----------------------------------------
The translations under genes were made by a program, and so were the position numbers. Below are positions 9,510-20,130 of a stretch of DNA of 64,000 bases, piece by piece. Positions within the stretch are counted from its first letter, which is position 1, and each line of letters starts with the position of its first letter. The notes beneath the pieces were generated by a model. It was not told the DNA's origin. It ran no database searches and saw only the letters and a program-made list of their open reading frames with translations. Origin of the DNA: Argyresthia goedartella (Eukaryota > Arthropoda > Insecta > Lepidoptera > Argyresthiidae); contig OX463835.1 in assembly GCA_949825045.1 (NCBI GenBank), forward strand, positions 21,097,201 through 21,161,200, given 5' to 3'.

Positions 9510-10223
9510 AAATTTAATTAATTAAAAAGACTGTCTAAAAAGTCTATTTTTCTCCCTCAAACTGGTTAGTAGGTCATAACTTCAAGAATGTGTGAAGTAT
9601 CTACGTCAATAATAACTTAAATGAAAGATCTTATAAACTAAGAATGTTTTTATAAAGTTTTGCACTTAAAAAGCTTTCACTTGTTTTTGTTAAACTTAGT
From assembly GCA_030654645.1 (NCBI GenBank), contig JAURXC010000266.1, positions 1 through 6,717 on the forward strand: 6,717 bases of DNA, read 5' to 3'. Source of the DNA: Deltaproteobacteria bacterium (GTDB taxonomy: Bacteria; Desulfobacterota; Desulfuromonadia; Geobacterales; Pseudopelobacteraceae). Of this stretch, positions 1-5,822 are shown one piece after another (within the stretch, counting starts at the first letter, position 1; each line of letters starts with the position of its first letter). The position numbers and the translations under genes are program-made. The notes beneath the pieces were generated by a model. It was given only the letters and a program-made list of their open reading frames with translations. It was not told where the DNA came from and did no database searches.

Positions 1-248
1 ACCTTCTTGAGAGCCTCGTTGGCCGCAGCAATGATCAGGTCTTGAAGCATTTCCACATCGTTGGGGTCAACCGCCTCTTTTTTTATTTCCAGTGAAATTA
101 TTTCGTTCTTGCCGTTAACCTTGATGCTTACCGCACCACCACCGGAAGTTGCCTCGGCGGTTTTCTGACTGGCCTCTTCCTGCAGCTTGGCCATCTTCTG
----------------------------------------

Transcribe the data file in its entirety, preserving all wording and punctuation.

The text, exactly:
The translations under genes were made by a program, and so were the position numbers. Below are positions 9,510-20,130 of a stretch of DNA of 64,000 bases, piece by piece. Positions within the stretch are counted from its first letter, which is position 1, and each line of letters starts with the position of its first letter. The notes beneath the pieces were generated by a model. It was not told the DNA's origin. It ran no database searches and saw only the letters and a program-made list of their open reading frames with translations. Origin of the DNA: Argyresthia goedartella (Eukaryota > Arthropoda > Insecta > Lepidoptera > Argyresthiidae); contig OX463835.1 in assembly GCA_949825045.1 (NCBI GenBank), forward strand, positions 21,097,201 through 21,161,200, given 5' to 3'.

Positions 9510-10223
9510 AAATTTAATTAATTAAAAAGACTGTCTAAAAAGTCTATTTTTCTCCCTCAAACTGGTTAGTAGGTCATAACTTCAAGAATGTGTGAAGTAT
9601 CTACGTCAATAATAACTTAAATGAAAGATCTTATAAACTAAGAATGTTTTTATAAAGTTTTGCACTTAAAAAGCTTTCACTTGTTTTTGTTAAACTTAGT
From assembly GCA_030654645.1 (NCBI GenBank), contig JAURXC010000266.1, positions 1 through 6,717 on the forward strand: 6,717 bases of DNA, read 5' to 3'. Source of the DNA: Deltaproteobacteria bacterium (GTDB taxonomy: Bacteria; Desulfobacterota; Desulfuromonadia; Geobacterales; Pseudopelobacteraceae). Of this stretch, positions 1-5,822 are shown one piece after another (within the stretch, counting starts at the first letter, position 1; each line of letters starts with the position of its first letter). The position numbers and the translations under genes are program-made. The notes beneath the pieces were generated by a model. It was given only the letters and a program-made list of their open reading frames with translations. It was not told where the DNA came from and did no database searches.

Positions 1-248
1 ACCTTCTTGAGAGCCTCGTTGGCCGCAGCAATGATCAGGTCTTGAAGCATTTCCACATCGTTGGGGTCAACCGCCTCTTTTTTTATTTCCAGTGAAATTA
101 TTTCGTTCTTGCCGTTAACCTTGATGCTTACCGCACCACCACCGGAAGTTGCCTCGGCGGTTTTCTGACTGGCCTCTTCCTGCAGCTTGGCCATCTTCTG